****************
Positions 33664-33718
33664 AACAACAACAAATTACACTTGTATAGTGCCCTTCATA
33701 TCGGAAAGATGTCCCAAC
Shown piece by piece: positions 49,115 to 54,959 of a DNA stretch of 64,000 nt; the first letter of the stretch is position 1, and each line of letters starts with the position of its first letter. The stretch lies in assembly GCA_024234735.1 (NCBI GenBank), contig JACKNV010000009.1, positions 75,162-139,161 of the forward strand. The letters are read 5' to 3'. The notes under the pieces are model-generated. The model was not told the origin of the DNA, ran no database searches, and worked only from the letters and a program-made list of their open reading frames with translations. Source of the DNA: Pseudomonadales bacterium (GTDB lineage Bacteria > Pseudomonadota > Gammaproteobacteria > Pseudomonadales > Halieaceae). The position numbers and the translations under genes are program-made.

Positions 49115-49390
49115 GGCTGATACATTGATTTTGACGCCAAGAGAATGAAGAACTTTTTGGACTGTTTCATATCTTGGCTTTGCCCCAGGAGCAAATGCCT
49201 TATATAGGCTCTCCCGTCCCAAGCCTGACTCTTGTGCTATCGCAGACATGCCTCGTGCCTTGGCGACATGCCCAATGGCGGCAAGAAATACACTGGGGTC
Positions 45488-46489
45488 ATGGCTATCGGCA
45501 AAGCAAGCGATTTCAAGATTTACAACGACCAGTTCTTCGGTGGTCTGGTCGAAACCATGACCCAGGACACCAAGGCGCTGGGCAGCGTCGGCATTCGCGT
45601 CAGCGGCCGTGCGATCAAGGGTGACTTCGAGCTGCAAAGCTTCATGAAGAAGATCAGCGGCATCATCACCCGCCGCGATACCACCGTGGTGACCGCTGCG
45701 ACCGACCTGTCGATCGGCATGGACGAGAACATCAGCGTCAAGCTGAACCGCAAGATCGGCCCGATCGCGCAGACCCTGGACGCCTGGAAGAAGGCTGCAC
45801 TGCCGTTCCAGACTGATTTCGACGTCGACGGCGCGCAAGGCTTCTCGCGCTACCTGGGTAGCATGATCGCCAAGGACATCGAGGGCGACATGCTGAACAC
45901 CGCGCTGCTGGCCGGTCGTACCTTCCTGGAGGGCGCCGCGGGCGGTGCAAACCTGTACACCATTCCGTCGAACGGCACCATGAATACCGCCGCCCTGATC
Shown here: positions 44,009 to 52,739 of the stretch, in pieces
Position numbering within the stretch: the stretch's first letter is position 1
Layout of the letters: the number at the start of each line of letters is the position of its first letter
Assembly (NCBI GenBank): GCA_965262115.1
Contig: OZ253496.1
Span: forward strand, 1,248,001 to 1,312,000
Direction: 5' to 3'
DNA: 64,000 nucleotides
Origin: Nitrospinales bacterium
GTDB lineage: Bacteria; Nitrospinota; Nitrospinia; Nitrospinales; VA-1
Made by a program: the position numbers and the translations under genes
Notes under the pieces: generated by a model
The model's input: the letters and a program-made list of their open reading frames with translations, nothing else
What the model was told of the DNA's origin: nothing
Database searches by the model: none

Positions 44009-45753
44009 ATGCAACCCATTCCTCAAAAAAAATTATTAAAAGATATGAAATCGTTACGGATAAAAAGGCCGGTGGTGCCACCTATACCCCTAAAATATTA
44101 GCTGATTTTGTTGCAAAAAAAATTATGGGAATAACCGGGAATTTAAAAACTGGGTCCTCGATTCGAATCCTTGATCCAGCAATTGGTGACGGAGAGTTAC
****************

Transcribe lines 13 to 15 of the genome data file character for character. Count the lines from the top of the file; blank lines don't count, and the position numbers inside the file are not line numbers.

45801 TGCCGTTCCAGACTGATTTCGACGTCGACGGCGCGCAAGGCTTCTCGCGCTACCTGGGTAGCATGATCGCCAAGGACATCGAGGGCGACATGCTGAACAC
45901 CGCGCTGCTGGCCGGTCGTACCTTCCTGGAGGGCGCCGCGGGCGGTGCAAACCTGTACACCATTCCGTCGAACGGCACCATGAATACCGCCGCCCTGATC
Shown here: positions 44,009 to 52,739 of the stretch, in pieces